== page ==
Chapter 18 of DBDA2E includes sections on Bayesian variable selection in multiple linear regression. The idea is that each predictor (a.k.a., "variable") has an inclusion coefficient \(\delta_j\) that can be 0 or 1 (along with its regression coefficient, \(\beta_j\)). Each combination of predictors is a different "model" of the predicted variable. The plots in DBDA2E show the posterior probabilities of combinations of included variables, but the plots do not show the posterior distribution of \(R^2\) for each combination. This blog post shows plots with \(R^2\) and, in turn, emphasizes that the model with the highest \(R^2\) is not necessarily the model with the highest posterior probability. That preference for a parsimonious model --- not only the best fitting model --- is a signature of the automatic penalty for complexity provided by Bayesian model comparison.
In this example, the mean Scholastic Aptitude Test (SAT) score for each state of the U.S. is the predicted variable, and the four candidate predictors are spending per student (by the state), percentage of students taking the exam, student/teacher ratio, and teacher salary. Full details are provided in Chapter 18 of DBDA2E.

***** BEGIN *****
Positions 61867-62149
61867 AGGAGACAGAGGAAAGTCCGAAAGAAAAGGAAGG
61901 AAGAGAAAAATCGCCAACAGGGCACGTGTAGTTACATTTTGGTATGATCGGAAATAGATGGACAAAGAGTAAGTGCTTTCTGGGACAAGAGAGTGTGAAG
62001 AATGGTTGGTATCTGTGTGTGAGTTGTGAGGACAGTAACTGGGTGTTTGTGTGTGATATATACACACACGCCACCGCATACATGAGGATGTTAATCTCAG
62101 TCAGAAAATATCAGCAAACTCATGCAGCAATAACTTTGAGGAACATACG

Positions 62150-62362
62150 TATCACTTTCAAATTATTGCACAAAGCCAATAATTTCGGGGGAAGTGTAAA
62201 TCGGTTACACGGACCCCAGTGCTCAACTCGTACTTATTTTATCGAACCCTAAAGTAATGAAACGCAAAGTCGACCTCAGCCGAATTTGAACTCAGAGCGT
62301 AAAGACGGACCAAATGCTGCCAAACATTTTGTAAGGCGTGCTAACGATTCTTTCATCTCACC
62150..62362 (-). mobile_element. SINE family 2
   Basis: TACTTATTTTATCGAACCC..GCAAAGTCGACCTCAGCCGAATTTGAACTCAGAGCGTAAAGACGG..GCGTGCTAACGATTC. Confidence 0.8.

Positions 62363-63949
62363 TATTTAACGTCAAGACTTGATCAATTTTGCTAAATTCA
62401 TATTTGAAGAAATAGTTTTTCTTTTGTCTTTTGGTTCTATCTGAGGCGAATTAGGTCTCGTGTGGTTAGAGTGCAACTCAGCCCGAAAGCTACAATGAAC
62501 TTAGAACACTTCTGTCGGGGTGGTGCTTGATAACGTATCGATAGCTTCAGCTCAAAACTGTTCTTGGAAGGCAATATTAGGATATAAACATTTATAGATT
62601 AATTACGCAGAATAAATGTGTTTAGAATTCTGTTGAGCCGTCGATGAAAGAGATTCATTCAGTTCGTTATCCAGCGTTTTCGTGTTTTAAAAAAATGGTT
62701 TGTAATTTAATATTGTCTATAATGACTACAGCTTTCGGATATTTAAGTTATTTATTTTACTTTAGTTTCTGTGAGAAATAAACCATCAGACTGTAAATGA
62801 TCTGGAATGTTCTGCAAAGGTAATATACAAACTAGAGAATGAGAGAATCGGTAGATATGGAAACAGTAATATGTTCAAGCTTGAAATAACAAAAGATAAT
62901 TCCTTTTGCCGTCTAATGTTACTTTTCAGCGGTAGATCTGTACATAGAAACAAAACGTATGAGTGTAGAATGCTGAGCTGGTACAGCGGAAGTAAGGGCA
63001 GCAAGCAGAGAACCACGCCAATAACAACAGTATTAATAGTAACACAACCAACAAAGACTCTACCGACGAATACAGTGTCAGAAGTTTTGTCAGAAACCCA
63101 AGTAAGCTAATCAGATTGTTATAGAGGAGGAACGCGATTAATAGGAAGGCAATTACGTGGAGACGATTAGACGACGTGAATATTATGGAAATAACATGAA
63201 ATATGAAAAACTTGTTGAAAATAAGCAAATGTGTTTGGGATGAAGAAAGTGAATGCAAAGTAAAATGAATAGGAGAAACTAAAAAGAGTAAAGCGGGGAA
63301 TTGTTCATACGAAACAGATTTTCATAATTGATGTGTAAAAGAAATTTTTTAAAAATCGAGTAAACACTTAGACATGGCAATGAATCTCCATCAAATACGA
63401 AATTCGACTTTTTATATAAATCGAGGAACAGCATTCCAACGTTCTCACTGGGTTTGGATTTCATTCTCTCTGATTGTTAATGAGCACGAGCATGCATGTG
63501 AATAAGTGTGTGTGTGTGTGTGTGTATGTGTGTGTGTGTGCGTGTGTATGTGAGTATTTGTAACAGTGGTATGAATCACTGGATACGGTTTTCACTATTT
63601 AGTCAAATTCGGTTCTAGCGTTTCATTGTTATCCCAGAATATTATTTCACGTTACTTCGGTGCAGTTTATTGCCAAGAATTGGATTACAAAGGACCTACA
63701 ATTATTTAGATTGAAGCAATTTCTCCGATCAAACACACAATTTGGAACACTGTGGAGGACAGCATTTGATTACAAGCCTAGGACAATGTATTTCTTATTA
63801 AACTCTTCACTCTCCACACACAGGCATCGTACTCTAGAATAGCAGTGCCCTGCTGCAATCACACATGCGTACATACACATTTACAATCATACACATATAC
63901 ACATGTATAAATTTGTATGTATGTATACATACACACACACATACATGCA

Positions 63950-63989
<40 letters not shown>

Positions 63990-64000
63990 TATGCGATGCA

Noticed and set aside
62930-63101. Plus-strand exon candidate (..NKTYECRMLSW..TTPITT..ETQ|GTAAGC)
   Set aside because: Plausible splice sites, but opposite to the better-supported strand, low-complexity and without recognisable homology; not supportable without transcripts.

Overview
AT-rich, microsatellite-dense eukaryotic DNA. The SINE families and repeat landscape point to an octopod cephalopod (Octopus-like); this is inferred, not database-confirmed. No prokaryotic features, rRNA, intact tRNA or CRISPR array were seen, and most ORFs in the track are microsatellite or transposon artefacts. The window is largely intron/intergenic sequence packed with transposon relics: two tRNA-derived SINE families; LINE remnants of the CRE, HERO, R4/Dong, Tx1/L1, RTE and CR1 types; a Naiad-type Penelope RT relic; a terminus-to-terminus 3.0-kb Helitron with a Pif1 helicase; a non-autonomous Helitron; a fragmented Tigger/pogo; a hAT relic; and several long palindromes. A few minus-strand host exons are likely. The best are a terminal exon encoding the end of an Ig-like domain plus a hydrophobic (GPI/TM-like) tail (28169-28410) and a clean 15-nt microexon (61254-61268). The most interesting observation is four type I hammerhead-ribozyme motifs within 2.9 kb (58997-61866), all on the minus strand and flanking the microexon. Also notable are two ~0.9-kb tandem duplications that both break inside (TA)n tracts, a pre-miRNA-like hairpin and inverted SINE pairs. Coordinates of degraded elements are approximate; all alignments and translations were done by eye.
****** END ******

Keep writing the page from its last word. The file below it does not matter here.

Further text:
Here (below) are plots of the posterior distributions for the three most probable models, and the model with all predictors included. There are four rows, corresponding to four different combinations of included variables. The posterior probability of each combination is shown at the top-left of each panel, as "Model Prob".
Thanks to Dr. Renny Maduro for suggesting the inclusion of \(R^2\) in the plots. Dr. Maduro attended my recent workshop at ICPSR in Ann Arbor, Michigan.
Modified code for the graphs of this example is posted at the book's web site.